Milan - Once rejected by Juventus and Inter Milan, Leicester manager Claudio Ranieri has been given the royal seal of approval by Italy's coaching hierarchy as the Foxes continue their unlikely run to the Premier League title.
Another fairytale weekend of football in England saw Ranieri's leaders secure Champions League football next season with a 2-0 win over Sunderland.
With a seven-point lead on Tottenham and on the cusp of upsetting the Premier League billionaires, it is no wonder post-match pictures of a teary Ranieri went viral over the weekend.
Both of Italy's biggest sports dailies, La Gazzetta dello Sport and the Corriere dello Sport, splashed Ranieri's exploits over the front and opening pages of Monday's edition.
Considered a relative failure in Italy, having been sacked by both Inter and Juventus when he failed to match expectations, Ranieri's biggest achievement in his homeland was steering Fiorentina to the Serie B championship in 1994 and the Italian Cup and Super Cup two years later.
Now, he is the world's most talked-about manager. For former Juventus and Italy coach Marcello Lippi, Ranieri is simply proving the old adage that 'Italians do it better'.
"Only an Italian coach could achieve a feat like this," Lippi, the first coach to win the Champions League on two different continents with Juventus (1996) and Guangzhou Evergrande (2013), told Gazzetta dello Sport.
"What he's doing is extraordinary. Last year, they (Leicester) avoided relegation by the skin of their teeth, and Ranieri has come in and given some organisational backbone to the squad.
"Good results have instilled confidence and now we're all reading about the most incredible footballing story of the last 30 years."
As Juventus continue to lead the way for Italian clubs in Europe, making it to last year's final only to be outclassed 3-1 by Barcelona, Italian coaches are in increasing demand.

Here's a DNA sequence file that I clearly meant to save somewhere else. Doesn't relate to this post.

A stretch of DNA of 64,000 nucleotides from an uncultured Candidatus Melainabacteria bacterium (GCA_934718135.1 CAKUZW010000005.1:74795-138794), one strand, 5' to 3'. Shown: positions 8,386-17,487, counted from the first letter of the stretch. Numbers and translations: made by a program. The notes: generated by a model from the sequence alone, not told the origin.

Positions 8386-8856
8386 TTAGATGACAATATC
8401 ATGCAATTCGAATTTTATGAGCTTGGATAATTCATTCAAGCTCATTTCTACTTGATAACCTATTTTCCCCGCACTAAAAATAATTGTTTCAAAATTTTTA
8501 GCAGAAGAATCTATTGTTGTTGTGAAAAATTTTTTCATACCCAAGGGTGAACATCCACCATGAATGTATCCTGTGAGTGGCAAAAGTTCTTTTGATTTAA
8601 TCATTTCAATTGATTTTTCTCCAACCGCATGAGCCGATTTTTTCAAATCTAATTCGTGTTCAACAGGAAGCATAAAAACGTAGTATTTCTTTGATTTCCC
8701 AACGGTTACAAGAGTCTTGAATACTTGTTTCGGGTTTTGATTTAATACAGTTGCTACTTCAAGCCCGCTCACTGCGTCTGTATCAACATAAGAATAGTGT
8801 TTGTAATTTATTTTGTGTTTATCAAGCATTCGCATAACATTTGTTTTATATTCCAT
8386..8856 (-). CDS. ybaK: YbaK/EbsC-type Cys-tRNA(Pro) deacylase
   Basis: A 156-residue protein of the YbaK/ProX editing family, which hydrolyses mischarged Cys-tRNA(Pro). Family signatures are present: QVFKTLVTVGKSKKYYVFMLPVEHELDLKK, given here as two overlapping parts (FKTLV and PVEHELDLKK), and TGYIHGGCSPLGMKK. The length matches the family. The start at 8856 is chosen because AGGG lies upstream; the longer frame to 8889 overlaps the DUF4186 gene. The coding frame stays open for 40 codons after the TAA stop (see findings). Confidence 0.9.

Italy coach Antonio Conte, who won three consecutive titles with Juventus, will become the latest Italian to join the Premier League ranks when he takes over at Chelsea after Euro 2016.
Currently, Ranieri and Swansea boss Francesco Guidolin are flying the flag in England's top flight.
But for the moment it is Ranieri, sacked as coach of Greece following a Euro 2016 qualifying defeat to the Faroe Islands, who holds the bragging rights.
Once at loggerheads with Jose Mourinho when the Portuguese was with Inter and he was coach of Juventus, Ranieri has even earned plaudits from the 'Special One' himself.
"He is a good man who I respect. In spite of bad words, he knows I like him very much and I would like him to win," Mourinho said prior to Leicester's win over Sunderland.
But with five games to play, former Roma, England and Russia coach Fabio Capello offered a word of advice.
"Leicester have to be careful, because when you rise to the top like that, the fear of not winning your next game starts to creep in," he told Gazzetta.
"Ranieri has to make sure tension stays out of the dressing room."
Sampdoria coach Vincenzo Montella, who quit Roma in 2009 just as Ranieri was arriving at the club he supported as a boy, said: "For us Italians, what he's doing is huge."
Former Rangers and AC Milan midfielder Gennaro Gattuso, meanwhile, said Ranieri had done so well Leicester should be crowned champions already.
"Give them the trophy now," Gattuso commented on social media over the weekend. "This is the biggest story English football has ever seen."